Medford Library houses the print and audiovisual collections of USC Lancaster and has provided space for classrooms, the Academic Success Center, multimedia lab, TRIO Programs, and academic offices.

Gregory Family YMCA

The Gregory Health and Wellness Center provides students access to a state-of-the-art fitness facility. The center contains a gymnasium that can accommodate basketball and volleyball, an indoor walking/jogging track, a 25-meter pool, racquetball/handball courts, and a free-weight room. Also within the center is the Khoury Health Fitness Area, containing Nautilus equipment for resistance training as well as recumbent and upright bikes, elliptical trainers, step trainers, and treadmills for cardiovascular training. The cardiovascular area is equipped with CARDIOTHEATER audio/video service. Exercise physiologists are available to help students establish exercise programs.

Adjacent to the center is the J.P. Richards Recreation Complex, providing tennis courts.

James Bradley Arts and Sciences Building

The James Bradley Arts and Sciences Building, includes a 400-seat auditorium, a banquet/conference area, classrooms, and science and art labs. Several multimedia classrooms are also available in the facility.

Carole Ray Dowling Building

The Carole Ray Dowling Building houses large meeting space, the exercise science lab, and the USC Lancaster Athletics Program administrative offices and workout facilities.

Founders Hall

Open in Fall of 2014, Founders Hall is a LEED an internationally recognized green certification.  Founders Hall houses faculty offices, seminar rooms, classrooms, art studio, and outdoor classroom.

Native American Studies Center

Established in August of 2012, this comprehensive center for the study of South Carolina’s Native American peoples, their histories, and their cultures offers visitors the opportunity to view the single largest collection of Catawba Indian pottery in existence; study primary and secondary texts on Native Americans in the Southeast; participate in educational classes and programs; and observe archaeology, language, and folklore and oral history labs.

Indian Land Location

USC Lancaster’s Indian Land Location is the preeminent provider of non-technical higher education opportunities in the dynamic and growing panhandle region of Lancaster County. The Indian Land Location will serve all students including dual credit and senior citizens in Indian Land and surrounding communities. Likewise, the location hopes to better serve the growing retired population residing in the northern end of Lancaster County. Courses are taught in the Indian Land High School building.

Institutional Services

Various campus offices and centers provide a full range of academic, personal, and recreational opportunities designed to meet the needs of both current and future students.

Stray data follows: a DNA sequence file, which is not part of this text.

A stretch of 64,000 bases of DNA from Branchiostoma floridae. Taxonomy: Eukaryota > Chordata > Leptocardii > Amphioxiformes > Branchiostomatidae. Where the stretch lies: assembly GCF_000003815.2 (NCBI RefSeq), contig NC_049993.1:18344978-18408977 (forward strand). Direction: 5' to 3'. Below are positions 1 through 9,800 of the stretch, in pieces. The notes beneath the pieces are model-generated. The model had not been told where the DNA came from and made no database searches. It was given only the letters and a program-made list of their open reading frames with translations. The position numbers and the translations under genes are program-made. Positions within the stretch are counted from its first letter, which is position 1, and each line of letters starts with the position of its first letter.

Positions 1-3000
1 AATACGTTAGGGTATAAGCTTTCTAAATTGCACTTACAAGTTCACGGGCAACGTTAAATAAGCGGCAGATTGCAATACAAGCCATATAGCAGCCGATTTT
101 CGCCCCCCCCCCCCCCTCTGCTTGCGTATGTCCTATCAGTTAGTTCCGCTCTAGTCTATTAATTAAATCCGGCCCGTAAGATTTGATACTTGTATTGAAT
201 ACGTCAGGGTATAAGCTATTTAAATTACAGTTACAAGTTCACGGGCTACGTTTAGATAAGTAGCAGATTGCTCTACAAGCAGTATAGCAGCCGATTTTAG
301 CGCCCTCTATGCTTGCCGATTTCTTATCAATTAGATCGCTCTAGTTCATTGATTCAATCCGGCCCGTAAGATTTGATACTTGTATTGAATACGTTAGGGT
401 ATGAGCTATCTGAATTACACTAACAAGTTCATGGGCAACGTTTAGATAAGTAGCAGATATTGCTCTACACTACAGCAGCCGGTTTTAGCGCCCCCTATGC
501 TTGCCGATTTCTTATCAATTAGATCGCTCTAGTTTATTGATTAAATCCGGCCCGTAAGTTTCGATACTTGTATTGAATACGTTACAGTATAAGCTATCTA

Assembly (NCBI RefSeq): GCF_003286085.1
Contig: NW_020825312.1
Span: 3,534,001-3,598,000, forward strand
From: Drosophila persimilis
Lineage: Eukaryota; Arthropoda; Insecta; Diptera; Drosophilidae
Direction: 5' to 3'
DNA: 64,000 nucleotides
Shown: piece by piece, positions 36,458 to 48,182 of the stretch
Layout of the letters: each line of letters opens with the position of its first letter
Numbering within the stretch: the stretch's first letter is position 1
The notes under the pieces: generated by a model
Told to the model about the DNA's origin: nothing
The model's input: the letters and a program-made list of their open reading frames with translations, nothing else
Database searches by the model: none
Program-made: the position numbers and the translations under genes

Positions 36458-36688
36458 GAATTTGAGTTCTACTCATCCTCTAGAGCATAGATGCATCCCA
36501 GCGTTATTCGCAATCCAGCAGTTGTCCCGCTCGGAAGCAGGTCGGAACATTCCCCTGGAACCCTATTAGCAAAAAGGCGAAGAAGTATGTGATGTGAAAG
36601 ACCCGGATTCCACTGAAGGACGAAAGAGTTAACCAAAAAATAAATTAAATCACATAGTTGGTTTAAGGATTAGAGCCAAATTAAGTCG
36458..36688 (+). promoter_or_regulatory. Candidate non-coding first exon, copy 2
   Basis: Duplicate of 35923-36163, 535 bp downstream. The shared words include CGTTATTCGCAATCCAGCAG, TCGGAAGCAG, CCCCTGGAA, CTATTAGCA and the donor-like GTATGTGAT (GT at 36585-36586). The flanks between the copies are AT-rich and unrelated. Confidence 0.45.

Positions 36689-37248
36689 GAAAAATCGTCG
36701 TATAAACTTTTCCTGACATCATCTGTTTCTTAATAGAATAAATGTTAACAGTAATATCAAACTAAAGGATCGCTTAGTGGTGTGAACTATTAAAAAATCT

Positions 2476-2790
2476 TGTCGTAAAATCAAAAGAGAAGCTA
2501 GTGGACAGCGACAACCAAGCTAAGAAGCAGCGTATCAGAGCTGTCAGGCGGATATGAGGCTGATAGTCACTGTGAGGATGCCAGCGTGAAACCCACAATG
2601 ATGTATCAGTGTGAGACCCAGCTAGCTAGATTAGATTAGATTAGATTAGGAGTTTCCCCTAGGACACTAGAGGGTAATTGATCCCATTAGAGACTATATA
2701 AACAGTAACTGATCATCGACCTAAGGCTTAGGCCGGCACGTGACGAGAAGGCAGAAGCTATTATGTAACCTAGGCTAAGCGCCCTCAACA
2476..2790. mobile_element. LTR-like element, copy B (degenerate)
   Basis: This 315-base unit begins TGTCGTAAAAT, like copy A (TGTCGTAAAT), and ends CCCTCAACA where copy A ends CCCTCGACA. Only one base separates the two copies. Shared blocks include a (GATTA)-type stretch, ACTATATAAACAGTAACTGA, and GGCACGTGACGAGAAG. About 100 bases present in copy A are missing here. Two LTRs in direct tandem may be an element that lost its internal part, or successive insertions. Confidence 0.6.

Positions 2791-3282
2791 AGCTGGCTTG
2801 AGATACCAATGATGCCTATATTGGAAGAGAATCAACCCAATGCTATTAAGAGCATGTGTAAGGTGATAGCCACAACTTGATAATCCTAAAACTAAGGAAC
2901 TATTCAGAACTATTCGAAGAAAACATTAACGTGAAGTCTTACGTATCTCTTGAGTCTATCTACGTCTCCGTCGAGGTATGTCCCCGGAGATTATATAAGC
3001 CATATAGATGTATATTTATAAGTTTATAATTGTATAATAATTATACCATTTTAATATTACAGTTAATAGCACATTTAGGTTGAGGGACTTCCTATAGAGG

Medford Library

Medford Library supports the curricular, scholarly, and pedagogical needs of USCL students, faculty, and staff. The library is also open to the public (high-school age and above). The library’s collections are accessible via an online catalog; our resources include print and electronic books, government publications, audio-visual items (CDs and DVDs), and periodicals (newspapers and magazines). We also have technology support items, classroom support items, clinical simulation support items, selected games, and more available for check-out to USCL affiliates via our Library of Things service.

Most library materials circulate for a loan period of three weeks; fines of 25 cents per day per book apply to overdue materials. Reference materials and periodicals may be used only in the library. Library of Things items are loaned for three-hour periods with an overdue fine of $1/hour.  Resources that Medford Library does not own may be requested by USCL students, faculty, or staff through the library's online Interlibrary Loan service (ILL Express!).

Medford Library offers access to over 100 electronic databases, which are provided through the state-wide academic library consortium PASCAL and via DISCUS. Open access portals are also included in our electronic database offerings. Databases can be accessed on-or off-campus with valid USCL credentials. Other services provided by Medford Library include:

  • Course Reserves
  • Research Consultations
  • Information Literacy Instruction
  • Lancer Scholar Square (online repository of USCL affiliates’ scholarship and research)
  • Community User borrowing services
  • PASCAL Delivers (book delivery service)
  • Scanning (to USCL affiliates only)
  • Community User computer stations

Copier, printing, and faxing services are also available for a nominal fee.

Medford Library offers several spaces that promote campus/community engagement and study:

  • Five group study rooms
  • Conference room with large-screen monitor and mobile device-enabled ports
  • Computer lab
  • Quiet reading room
  • Individual study carrels
  • Personal study seating
  • Group study spaces
  • Quiet study zone
  • Comfortable seating

Medford Library hosts programs and events throughout the year, from themed exhibits and film screenings to makerspaces and more. Check the library’s website for program calendars or follow the library’s social media accounts on Instagram and Facebook (@usclmedford)